Our work began in 1927 when Miss Julia Sweet, a pioneer in the teaching and training of disabled people, founded the School of Stitchery and Lace in Leicestershire. She wanted to give nurses injured in the First World War a means of earning their living. The charity moved to Bookham in 1938 when our current premises – originally a private house – was bought from the Bird family for £5000.
In the early years, the charity offered a three year training course in needlework after which people went on to work at places such as Liberty’s and Harvey Nichols. Soon the students earned a reputation for exquisite workmanship and royal commissions followed. Queen Mary had nightdresses and a bedspread made and Eleanor Roosevelt had some smocks sent over to the USA – an early example of mail order!
During the Second World War the army took over outbuildings around the main house. Weaving was suspended because materials became unobtainable although tapestry work continued. Students were employed in repairing military equipment and carpet mending was introduced. A number of ex-trainees were employed in direct war work such as mending parachutes.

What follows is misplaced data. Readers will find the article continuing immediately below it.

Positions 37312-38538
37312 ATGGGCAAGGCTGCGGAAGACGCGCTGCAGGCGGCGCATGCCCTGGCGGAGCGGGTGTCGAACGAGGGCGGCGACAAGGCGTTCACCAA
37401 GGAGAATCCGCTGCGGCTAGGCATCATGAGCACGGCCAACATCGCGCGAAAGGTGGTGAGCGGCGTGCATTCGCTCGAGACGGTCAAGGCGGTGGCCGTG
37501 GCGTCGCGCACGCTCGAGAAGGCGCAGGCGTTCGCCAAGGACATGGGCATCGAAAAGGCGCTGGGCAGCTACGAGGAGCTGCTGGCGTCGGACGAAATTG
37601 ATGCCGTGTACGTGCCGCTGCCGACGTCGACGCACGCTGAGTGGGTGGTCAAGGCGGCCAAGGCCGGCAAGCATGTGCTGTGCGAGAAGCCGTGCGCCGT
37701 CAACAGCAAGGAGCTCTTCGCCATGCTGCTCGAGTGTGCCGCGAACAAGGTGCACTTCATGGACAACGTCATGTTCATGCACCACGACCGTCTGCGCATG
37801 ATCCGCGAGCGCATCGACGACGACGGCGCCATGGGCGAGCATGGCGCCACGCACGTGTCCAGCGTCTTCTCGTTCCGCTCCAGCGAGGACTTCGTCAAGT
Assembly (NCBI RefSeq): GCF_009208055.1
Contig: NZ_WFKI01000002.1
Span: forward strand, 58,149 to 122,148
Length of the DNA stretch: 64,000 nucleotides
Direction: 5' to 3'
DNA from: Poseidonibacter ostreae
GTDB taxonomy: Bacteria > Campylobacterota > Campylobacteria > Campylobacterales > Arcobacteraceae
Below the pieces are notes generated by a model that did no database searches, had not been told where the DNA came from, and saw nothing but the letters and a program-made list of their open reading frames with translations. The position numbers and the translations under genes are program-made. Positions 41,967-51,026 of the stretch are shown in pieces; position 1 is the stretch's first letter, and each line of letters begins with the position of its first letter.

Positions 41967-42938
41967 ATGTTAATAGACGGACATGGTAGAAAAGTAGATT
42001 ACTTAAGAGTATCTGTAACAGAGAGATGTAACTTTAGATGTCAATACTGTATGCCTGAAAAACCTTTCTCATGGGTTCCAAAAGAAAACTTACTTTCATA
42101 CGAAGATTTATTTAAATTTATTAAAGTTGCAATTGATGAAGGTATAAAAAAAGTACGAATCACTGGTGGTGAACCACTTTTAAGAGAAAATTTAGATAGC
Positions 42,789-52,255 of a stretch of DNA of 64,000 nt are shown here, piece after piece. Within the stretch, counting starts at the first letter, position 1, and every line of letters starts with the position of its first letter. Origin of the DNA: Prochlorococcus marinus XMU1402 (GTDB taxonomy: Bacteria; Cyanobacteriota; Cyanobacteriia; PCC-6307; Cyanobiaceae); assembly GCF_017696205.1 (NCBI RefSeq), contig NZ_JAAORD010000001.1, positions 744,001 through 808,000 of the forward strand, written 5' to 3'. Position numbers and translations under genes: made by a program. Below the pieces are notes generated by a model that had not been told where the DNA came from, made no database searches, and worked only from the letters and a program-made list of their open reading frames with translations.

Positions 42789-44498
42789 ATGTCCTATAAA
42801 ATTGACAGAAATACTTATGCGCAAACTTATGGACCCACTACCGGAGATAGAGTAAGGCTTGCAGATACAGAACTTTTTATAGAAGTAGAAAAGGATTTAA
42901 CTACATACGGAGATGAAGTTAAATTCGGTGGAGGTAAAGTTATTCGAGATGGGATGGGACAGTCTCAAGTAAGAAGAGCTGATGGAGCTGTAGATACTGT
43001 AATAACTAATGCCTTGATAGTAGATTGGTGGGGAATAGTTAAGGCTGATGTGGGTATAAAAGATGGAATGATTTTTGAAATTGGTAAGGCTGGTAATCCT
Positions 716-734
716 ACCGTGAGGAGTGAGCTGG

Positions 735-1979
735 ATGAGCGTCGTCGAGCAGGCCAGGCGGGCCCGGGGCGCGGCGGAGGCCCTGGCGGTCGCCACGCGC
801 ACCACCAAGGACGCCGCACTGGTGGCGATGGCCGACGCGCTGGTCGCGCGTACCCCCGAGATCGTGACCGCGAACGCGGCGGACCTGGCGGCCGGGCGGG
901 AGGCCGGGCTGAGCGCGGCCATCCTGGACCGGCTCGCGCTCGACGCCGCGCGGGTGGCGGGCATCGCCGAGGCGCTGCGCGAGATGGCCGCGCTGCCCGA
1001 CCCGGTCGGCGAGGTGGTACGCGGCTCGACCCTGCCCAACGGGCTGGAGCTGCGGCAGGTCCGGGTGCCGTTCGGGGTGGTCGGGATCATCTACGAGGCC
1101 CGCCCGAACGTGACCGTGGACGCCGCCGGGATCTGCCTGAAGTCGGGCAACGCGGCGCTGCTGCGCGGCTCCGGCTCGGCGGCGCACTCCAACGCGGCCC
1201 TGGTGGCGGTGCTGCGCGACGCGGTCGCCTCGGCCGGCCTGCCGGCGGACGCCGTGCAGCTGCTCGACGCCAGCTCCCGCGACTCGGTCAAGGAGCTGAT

In the 1970s, the name of the charity was changed to The Grange Centre to reflect our wider range of activities. We became a Registered Care Home in the 1980s with the aid of funding from the Housing Corporation. At the same time, a Housing Association was formed to provide sheltered accommodation in self-contained flats for those able to live independently with some support. In the 1990s, we enlarged our operation by expanding into horticulture, alongside our creative needlework and crafts. We also opened our doors to men as well as women,
Miss Sweet’s original idea was to give adults with disabilities vocational training that would enabled them to be as independent as possible and live fulfilled lives. This remains the basis of our policy and philosophy today.